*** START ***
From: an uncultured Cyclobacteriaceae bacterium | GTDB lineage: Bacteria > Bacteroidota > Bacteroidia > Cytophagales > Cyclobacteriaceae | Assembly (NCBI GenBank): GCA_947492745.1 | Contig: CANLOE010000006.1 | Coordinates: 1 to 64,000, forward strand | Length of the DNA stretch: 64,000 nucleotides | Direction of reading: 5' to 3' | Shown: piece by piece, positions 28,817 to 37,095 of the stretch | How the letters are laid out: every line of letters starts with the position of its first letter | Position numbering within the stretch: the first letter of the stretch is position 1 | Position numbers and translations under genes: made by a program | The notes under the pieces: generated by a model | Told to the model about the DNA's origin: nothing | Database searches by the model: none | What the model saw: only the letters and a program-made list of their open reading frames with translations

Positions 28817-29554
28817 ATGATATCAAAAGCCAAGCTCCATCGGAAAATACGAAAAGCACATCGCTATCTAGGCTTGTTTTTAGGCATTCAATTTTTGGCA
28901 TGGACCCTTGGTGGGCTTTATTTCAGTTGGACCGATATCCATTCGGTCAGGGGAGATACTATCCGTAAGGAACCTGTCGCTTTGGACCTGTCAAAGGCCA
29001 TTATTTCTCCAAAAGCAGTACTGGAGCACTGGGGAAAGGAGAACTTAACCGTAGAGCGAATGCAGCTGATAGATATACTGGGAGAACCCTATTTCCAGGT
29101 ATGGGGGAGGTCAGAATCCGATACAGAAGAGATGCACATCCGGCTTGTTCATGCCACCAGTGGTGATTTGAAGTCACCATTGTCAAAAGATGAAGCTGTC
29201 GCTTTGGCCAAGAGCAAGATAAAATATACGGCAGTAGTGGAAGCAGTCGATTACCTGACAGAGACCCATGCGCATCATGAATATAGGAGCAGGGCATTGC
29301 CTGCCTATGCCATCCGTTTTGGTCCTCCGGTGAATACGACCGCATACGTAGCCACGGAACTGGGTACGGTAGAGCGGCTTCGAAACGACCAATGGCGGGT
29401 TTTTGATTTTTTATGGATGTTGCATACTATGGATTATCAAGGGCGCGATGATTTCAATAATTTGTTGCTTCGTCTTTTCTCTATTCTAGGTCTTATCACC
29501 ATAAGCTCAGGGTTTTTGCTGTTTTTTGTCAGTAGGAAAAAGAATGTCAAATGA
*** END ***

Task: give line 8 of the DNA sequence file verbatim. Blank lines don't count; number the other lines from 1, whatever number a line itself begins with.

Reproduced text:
29301 CTGCCTATGCCATCCGTTTTGGTCCTCCGGTGAATACGACCGCATACGTAGCCACGGAACTGGGTACGGTAGAGCGGCTTCGAAACGACCAATGGCGGGT